Make Me One with Everything
Posted by Neal on August 7, 2011
The Dalai Lama walks into a pizza joint and says, “Make me one with everything.”
Actually, the way I heard this joke years ago was, “What did the Zen master say to the hot dog vendor?”, but no matter. Glen wrote:
But oddly, given the source, the post doesn’t mention the linguistic knowledge (perhaps implicit) that you must also have. It seems like the joke requires understanding how direct and indirect objects can occupy the same spot in a sentence.
Indeed it does, and more specifically, it requires knowledge of two different syntactic frames that make can fit into. To the right is a diagram of make me one with everything with its meaning of “make for me a pizza that has every topping on it”. The first branch is the verb make; the second branch is the NP consisting of the pronoun me. The third branch is the NP one with everything, which itself consists of the NP one, modified by the PP with everything.
Now let’s take a look at the diagram for the other meaning. Which one, though? There is the Zen punch line reading: “Unify my essence with that of the universe.” But there’s also another reading where one with everything still refers to a pizza with all the toppings: “Turn me into a pizza that has every topping on it.” That’s the reading Glen and I would play with when our baby sister Ellen (she’s a second-year medical resident now, by the way) would ask us, “Will you make me a peanut butter sandwich?” We’d say, “Sure! Abracadabra — you’re a peanut butter sandwich!” Then she’d say, “No! A real peanut butter sandwich!” And we’d say, “Oh, well why didn’t you say so! You’re a real peanut butter sandwich!”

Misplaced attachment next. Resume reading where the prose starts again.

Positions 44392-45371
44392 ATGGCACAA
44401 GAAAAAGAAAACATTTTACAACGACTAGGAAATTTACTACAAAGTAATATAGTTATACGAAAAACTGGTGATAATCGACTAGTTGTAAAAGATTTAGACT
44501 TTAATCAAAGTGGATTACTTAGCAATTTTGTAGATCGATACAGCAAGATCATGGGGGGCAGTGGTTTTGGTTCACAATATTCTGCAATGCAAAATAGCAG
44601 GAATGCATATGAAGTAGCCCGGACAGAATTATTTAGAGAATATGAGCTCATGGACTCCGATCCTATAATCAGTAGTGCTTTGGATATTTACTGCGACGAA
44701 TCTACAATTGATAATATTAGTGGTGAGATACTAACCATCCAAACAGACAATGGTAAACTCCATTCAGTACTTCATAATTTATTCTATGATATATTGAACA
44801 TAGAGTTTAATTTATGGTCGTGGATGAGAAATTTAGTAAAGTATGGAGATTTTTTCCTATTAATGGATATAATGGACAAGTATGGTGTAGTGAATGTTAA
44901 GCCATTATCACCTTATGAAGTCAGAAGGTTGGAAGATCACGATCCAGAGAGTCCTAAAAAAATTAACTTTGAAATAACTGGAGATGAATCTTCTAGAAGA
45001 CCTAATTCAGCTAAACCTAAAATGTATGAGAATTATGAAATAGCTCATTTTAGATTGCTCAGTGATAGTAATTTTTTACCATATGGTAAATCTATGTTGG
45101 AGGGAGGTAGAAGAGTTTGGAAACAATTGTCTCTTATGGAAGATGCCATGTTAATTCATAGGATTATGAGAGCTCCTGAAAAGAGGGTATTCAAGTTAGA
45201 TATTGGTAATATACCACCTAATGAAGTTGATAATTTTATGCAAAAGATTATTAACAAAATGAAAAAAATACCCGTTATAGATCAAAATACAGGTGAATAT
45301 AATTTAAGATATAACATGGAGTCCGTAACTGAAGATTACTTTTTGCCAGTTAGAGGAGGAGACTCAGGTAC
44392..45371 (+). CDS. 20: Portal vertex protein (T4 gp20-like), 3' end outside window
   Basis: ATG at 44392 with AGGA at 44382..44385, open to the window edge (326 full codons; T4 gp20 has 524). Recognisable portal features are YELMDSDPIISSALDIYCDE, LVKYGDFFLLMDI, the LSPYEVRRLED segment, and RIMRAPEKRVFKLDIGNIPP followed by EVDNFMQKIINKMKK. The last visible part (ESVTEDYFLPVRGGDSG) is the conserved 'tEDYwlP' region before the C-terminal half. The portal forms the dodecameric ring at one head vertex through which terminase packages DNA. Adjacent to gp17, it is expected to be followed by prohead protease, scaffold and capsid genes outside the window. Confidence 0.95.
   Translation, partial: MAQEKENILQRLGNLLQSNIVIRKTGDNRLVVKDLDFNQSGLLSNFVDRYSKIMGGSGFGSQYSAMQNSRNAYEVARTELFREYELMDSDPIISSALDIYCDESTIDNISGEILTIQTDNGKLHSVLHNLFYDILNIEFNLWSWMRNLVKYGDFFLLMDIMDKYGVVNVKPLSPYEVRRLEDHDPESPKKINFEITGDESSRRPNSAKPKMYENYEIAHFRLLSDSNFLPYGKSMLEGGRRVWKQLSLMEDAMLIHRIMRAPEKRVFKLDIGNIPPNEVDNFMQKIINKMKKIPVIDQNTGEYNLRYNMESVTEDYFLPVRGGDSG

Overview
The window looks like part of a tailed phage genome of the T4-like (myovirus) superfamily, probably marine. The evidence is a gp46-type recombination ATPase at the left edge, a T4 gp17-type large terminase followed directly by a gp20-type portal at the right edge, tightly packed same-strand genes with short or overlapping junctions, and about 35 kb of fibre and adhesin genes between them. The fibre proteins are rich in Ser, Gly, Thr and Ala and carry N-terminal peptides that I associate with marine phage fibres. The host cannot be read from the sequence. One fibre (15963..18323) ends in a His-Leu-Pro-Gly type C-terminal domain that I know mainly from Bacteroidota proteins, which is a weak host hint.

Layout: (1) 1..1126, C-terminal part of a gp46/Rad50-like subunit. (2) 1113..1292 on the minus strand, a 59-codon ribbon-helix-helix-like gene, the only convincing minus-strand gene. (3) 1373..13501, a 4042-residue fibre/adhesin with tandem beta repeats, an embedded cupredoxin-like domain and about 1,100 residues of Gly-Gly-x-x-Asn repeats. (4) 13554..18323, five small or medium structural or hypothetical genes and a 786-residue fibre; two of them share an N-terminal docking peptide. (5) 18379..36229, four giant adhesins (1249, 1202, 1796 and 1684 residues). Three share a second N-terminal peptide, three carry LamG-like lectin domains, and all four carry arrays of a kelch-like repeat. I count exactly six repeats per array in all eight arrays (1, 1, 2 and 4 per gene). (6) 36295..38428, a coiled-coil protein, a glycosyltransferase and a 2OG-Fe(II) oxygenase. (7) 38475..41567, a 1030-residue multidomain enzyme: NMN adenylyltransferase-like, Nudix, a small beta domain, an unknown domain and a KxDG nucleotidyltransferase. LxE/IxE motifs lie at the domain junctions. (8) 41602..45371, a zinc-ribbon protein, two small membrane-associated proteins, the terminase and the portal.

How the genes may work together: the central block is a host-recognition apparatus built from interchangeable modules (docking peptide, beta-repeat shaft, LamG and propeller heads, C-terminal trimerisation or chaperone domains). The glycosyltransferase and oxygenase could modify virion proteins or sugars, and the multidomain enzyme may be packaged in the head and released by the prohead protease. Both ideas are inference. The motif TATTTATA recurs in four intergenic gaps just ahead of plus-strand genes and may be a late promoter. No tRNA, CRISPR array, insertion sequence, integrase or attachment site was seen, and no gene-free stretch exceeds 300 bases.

The “turn me into a pizza with everything” reading would correspond to … well, actually, that would correspond to the same structure I had in that last diagram. In fact, so would the nirvana reading. Some ambiguities just don’t correspond to different syntactic structures. To distinguish the structures associated with these different meanings, we need to label the branches with not only their syntactic categories, but also the grammatical functions that the phrases they’re labeling play. The diagram on the left below belongs to the no-funny-business meaning, with me as indirect object, and one with everything as direct object. The one on the right belongs to the funny “you’re a pizza” reading, with me as direct object, and one with everything as a predicate complement. And … it also belongs to the funny Zen reading. The two funny readings still are identical structurally. Unless…
It seems to me that the special meaning of one to mean “integrated with, coextensive with” is more of an adjectival meaning. But it’s hard to find a reason to justify that claim. You can’t have comparative or superlative forms of this adjective: *oner, *onest. It can’t be used attributively: *a one-with-everything Zen master. Of course, there are other adjectives that aren’t gradable, such as binary and nonexistent, and other adjectives that can’t be attributive, such as asleep, ajar, afraid, etc. But having one of those properties would make for a more decisive labeling. There is one fact, though, that may be what is tilting me toward an adjective diagnosis: You can only use one with X as a predicative when it has this meaning. You can’t use it as a subject, direct or indirect object, or object of a preposition: [*]One with everything just walked through the door, [*]I saw one with everything. (The asterisks mean that the sentence is grammatical, but not with the meaning you’re looking for.) So with that in mind, we could diagram the Zen meaning of make me one with everything like this: